Warli Painting is the folk painting of Maharashtra. The name ‘Warli’ is inspired by the largest tribe found in the northern outskirts of Maharashtra’s capital Mumbai. It is dated back to the 10th century AD. Relevant facts about the Warli painting are important in relation to the art and culture syllabus of the IAS Exam.
In Aug 2020, the Press Information Bureau reported that a PSU – National Fertilizers Limited has decided to display Maharashtra’s Warli art on the outer walls of its Noida corporate office. Aspirants can stay updated with the latest PIB summaries from the linked article.
This article will provide you with information about the history of Warli Paintings, its salient features and significance, for preparation.
The candidates can read more related information from the links provided below:
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Evolution of Warli Paintings
About Warli Tribes:
The Warli Tribe is an indigenous tribe, found in Western India. Portions of mountainous as well as coastal regions of the Maharashtra-Gujarat border are inhabited by the Warli/Varli tribes. A few points to be noted about this tribe are:
- Important Locations where the Warli tribesmen are found:
- Maharashtra – Districts of Jawhar, Mokhada, Dahanu and Talasari talukas of the northern Palghar, parts of Nashik and Dhule.
- Gujarat – Districts of Valsad, Dangs, Navsari and Surat.
- Dadra, Nagara, and Daman and Diu Union Territory.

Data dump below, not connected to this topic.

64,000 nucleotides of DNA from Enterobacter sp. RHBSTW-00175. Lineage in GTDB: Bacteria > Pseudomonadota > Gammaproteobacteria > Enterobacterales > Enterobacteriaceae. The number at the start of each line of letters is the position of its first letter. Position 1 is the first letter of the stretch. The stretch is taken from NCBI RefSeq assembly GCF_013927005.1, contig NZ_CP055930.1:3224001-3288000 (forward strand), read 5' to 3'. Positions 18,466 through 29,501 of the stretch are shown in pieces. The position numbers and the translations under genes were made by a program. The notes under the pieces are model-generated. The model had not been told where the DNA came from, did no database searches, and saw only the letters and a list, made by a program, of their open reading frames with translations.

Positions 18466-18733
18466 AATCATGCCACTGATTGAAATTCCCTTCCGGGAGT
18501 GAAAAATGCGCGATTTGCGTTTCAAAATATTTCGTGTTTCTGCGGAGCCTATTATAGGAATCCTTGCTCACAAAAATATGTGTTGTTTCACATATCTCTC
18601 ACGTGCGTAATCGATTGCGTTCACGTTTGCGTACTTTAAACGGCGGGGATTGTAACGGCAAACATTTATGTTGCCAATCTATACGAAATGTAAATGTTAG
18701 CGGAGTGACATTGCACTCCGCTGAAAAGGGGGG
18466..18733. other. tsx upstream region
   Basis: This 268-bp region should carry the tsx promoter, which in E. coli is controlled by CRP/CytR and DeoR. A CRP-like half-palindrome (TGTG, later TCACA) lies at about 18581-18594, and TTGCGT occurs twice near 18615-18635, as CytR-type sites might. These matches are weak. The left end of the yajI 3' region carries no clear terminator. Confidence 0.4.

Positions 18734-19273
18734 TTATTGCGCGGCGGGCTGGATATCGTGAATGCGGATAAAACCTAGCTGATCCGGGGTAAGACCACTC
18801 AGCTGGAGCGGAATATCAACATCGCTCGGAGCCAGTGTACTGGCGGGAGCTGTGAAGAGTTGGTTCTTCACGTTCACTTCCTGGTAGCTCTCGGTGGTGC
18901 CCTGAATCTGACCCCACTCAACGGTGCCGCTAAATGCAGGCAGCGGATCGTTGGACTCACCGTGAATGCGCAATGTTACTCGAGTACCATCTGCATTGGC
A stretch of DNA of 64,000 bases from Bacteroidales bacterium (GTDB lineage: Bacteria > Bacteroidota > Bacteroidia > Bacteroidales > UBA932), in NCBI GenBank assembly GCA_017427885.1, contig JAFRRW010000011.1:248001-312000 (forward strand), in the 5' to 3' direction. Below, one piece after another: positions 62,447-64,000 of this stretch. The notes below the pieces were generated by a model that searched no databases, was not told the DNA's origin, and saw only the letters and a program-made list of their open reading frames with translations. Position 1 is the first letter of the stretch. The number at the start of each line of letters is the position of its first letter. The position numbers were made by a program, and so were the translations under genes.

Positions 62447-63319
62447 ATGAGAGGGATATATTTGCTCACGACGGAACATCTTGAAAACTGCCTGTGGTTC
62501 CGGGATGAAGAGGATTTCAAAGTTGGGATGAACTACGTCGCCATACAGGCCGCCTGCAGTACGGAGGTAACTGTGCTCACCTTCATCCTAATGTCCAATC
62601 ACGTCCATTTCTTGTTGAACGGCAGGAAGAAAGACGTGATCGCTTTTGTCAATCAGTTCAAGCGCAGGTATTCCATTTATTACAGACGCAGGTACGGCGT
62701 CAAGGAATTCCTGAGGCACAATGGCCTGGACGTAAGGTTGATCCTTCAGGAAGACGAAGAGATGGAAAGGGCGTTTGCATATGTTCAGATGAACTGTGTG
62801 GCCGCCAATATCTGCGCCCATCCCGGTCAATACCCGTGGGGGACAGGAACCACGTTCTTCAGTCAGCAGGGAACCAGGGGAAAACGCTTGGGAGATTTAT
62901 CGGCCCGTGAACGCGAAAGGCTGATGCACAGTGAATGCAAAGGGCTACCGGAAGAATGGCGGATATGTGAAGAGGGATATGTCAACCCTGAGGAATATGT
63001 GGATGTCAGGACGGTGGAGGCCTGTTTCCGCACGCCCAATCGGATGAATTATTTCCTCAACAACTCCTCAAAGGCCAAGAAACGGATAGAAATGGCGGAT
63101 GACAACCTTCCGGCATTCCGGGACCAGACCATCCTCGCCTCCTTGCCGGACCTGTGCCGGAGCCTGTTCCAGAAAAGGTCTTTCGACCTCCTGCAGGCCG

- The language spoken by Warli tribe:
- Varli language is in an unwritten form that is used by Warli tribes. It is classified as Konkani language. (Note: Varli is classified under Marathi by Grierson (Grierson’s Linguistic Survey of India) as well as A.M. Ghatage (Warli of Thana, vol. VII of A Survey of Marathi dialects). Part of Indo-Aryan languages.
- Traditionally, they were a semi-nomadic tribe. They started with hunting. The tribe is usually led by one head. Presently, the tribe is found in agriculture and many of them grow crops like rice and wheat. They also sell toddy, mahua and fuelwood.
- They worship nature.
- Tarpa dance is associated with the Warli tribe. The Warli art paintings also depict Tarpa dance.
- Warli Revolt:
- It took place in 1945 in Maharashtra (Zari village of Talasari taluka.)
- The revolt was against the exploitation the tribes suffered at the hands of landlords.
- Many tribal women of Warli participated in the revolt.
- Godaveri Parulekar (Godutai) was the then Kisan Sabha leader, who supported the Warli women revolt.
Read about Scheduled Tribes and major tribes in India in the links mentioned below:
History of Warli Art
- Warli art is often spelt as Varli art. Candidates should not get confused with different spellings. Warli/Varli or Warli paintings/Varli paintings are the same.
- The term ‘Warli’ is derived from ‘Waral’ which means a small piece of tilled land. The Warli art is inspired by the tribes’ coexistence with nature and the forests.